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By Chris Klimek
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By Amy Nicholson
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In the middle of the public premiere of Ludwig van Beethoven's Ninth Symphony, the elderly, decrepit, bitter composer leaves his seat in the audience and wanders on-stage, as if drawn by a supernatural beacon.
By this time in life, Beethoven is deaf; to sense his own music even faintly, he must stand very close to the instruments performing it, so that their vibrations smack against his body like waves rolling in from an ocean.
He's remembering an incident of childhood abuse at the hands of his drunken father when he evaded the man's rage and fled wildly through a moonlit forest. We feel as though we're in familiar musical biography territory: in reimagining his past before our eyes, the hero is explaining why he composed a great work of art.
Yet there's nothing on the face of Gary Oldman, who plays Beethoven, to suggest such a simplistic reading. As flashbacks unfold, frame by sumptuous frame, and the movie returns periodically to Beethoven to show us how he's feeling, the man's face isn't saying, "This music takes me back to that awful childhood incident that inspired my Ninth Symphony." It's saying something more complicated -- that the incredible intensity of emotion expressed in this work of art compels him to ransack his memory for equally intense emotions.
It's a very fine distinction; the fact that Oldman and the movie bother to make it at all is extraordinary. And Immortal Beloved is full of moments like this -- moments that take us deep into the soul of art and the artist, moments that transcend the constraints of commercial cinema and suggest the unsuggestable. It's one of the most passionate and eloquent films about art ever made.
Written and directed by Bernard Rose, a former music video ace whose career in features has been disappointing until now (he made the striking but uneven horror dramas Paperhouse and Candyman), the movie is so in love with its subject and with the process of filmmaking that it sometimes hurtles headlong into its own ambitions. The film is drunk on its own passion, yet this drunken, passionate quality is so winning that it keeps pushing the film forward even when it begins to stumble.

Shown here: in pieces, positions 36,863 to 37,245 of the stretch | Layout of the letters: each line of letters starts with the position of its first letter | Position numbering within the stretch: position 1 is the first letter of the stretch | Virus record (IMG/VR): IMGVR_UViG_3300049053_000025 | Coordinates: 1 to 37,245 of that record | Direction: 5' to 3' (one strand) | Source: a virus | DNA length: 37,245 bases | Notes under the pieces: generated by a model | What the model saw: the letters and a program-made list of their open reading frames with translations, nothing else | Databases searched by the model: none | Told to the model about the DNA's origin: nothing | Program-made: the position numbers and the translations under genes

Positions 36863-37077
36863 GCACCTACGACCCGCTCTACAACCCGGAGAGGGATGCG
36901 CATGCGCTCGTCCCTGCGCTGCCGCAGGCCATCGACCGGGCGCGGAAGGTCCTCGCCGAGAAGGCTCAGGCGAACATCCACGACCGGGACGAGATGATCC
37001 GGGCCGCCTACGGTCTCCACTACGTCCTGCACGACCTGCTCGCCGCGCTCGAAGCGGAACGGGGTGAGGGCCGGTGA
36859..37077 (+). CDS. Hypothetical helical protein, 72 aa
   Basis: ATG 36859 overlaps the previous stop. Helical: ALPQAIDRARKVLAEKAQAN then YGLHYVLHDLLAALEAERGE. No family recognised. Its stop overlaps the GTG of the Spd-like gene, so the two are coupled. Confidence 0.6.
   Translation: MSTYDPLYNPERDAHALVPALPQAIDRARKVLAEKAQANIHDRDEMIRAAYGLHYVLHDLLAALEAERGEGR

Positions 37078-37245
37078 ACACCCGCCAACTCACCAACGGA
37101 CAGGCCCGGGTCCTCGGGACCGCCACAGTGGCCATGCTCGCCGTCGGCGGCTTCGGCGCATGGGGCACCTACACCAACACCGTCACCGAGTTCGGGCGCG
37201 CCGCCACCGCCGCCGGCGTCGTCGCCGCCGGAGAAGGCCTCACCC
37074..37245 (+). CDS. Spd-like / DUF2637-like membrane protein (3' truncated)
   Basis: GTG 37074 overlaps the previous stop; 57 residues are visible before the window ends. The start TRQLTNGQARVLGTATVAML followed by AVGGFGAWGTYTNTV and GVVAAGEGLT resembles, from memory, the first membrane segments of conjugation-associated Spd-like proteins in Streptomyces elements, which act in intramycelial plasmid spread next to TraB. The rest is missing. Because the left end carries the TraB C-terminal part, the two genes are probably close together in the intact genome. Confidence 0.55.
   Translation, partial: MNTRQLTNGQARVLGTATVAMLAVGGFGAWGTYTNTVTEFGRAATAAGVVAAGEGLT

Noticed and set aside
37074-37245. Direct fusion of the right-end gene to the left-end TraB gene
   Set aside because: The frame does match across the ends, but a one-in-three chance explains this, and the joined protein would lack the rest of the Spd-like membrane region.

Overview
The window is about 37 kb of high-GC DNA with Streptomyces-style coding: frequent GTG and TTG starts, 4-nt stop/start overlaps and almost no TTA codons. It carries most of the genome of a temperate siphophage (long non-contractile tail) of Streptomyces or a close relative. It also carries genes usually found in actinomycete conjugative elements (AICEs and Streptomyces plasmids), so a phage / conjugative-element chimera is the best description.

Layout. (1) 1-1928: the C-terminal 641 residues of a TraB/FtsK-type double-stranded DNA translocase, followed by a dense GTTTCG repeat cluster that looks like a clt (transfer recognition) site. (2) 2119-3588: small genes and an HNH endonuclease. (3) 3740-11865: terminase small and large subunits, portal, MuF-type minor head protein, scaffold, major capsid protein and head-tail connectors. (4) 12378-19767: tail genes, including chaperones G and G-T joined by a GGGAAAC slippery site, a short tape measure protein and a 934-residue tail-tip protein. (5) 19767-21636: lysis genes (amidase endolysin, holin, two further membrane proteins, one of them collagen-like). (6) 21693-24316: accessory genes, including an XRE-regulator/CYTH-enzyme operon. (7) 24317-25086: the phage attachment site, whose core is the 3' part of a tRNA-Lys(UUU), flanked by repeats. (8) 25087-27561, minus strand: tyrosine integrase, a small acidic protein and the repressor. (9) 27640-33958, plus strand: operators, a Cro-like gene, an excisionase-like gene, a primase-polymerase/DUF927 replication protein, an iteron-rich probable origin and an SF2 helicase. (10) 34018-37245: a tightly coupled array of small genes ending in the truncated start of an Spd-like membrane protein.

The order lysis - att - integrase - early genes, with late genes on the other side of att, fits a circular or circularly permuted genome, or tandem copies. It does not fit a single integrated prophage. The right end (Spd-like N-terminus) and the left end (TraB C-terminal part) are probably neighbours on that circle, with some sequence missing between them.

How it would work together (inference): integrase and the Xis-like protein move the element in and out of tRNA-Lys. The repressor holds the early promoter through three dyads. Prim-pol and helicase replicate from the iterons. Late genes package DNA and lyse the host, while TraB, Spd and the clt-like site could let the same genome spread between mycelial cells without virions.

Immortal Beloved isn't a perfect movie by any stretch of the imagination; its structure is derivative, its first half can be pretty slow going and its attempts at bawdy humor often fall flat, probably because Rose is better at gloom than cheer. But at its best -- namely, when the movie is examining the ways an artist's emotion fuels his life and art and forces them to fuse and intertwine -- it's mesmerizing and sometimes deeply moving.
In a bald-faced steal from Citizen Kane, the film begins at the end of Beethoven's life, with the elderly composer changing his last will and testament on his deathbed. He asks for a scrap of paper and scribbles a message asking that everything he owns be left to his "immortal beloved." Then he dies, leaving his assistant, Schindler (Jeroen Krabbe), to wander Europe interviewing every woman his master ever loved and trying to determine which one should be given his estate. The narrative takes the form of a detective story in which the search for an heir is a pretext for unlocking the mysteries of a genius' inspiration.
Schindler narrows his search down to three serious contenders, and in flashbacks we're told their individual stories. The first is Giulietta Guicciardi (Valeria Golino), a beautiful countess. Beethoven was so enraptured by her charms that he gave her piano lessons even though he could barely hear what he was supposed to be teaching her. In her memory we can see how deeply frustrated Beethoven was by his deafness, and how he expressed this frustration by humiliating her. Giulietta loved him anyway, of course. She's like a modern day pop groupie, so spellbound by a famous man's music that she overlooks his personal shortcomings.
Beethoven also dallied with another countess, a Hungarian angel named Anna Marie Erdsdy (the incomparable Isabella Rossellini, whose beauty as a camera subject is exceeded only by her keen reactive skills as an actress). They met when Anna came to see him conduct the Emperor Concerto -- an infamous moment of public humiliation that revealed Beethoven's deafness to the world. He'd been fooling people for years, diverting attention from his hearing problems by affecting a daft, haunted, aloof persona. But with a baton in his hand, he couldn't fake things anymore. His gestures didn't match the score, and the musicians got confused and resentfully quit playing.
In this scene, Rose's touch is astonishingly precise, finding just the right mix of embarrassment, astonishment and horror. In a bravura trick, which recurs periodically throughout the film, he cuts between what the musicians and the audience members hear -- a roaring, magnificent symphony -- and what Beethoven hears -- an abstracted, soupy storm of thuds, whines and distant hums, overlaid with a persistent, awful hiss, like the tide coming in. Anna walks to the front of the concert hall, takes Beethoven's hand, and leads him away. Soon, they're in love. Unfortunately, Beethoven thrives on self-loathing; he's most effective as an artist when he's at his most miserable. He makes her miserable, which in turn makes him miserable and ensures his own perfect loneliness.
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